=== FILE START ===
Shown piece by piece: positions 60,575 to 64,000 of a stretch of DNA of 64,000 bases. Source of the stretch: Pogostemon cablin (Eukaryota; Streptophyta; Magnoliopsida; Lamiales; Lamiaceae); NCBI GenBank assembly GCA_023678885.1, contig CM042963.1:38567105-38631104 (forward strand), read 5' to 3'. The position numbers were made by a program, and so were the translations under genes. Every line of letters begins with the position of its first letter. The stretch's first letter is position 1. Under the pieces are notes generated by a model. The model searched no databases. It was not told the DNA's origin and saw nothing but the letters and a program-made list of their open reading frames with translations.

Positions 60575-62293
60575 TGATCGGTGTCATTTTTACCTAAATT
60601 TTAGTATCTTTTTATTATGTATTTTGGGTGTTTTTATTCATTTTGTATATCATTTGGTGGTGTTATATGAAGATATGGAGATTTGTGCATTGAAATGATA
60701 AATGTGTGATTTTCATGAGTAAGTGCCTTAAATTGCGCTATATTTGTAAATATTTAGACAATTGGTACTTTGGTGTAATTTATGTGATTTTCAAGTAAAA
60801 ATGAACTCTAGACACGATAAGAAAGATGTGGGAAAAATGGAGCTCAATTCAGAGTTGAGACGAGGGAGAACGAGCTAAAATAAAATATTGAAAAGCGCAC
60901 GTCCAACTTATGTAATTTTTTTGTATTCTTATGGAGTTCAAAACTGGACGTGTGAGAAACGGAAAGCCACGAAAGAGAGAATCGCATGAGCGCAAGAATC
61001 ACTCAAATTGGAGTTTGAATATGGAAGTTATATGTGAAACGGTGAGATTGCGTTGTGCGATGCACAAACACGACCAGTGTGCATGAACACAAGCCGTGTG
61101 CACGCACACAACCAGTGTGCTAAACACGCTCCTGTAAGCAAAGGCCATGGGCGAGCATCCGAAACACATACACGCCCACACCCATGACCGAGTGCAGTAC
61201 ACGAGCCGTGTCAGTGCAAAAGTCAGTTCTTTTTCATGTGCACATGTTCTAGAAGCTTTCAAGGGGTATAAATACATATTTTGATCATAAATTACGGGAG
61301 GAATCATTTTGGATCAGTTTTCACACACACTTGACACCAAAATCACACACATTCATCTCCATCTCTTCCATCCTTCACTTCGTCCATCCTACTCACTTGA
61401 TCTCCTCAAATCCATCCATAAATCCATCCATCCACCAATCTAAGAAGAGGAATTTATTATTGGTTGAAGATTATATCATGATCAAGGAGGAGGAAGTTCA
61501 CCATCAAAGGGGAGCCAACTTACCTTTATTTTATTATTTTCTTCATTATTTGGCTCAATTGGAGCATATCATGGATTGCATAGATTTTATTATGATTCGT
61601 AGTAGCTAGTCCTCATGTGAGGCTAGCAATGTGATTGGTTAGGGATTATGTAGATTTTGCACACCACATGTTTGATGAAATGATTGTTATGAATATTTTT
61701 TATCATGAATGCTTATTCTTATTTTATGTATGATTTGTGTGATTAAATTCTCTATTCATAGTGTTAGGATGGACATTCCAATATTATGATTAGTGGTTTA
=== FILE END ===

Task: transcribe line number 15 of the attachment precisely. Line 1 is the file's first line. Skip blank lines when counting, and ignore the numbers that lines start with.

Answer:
61701 TATCATGAATGCTTATTCTTATTTTATGTATGATTTGTGTGATTAAATTCTCTATTCATAGTGTTAGGATGGACATTCCAATATTATGATTAGTGGTTTA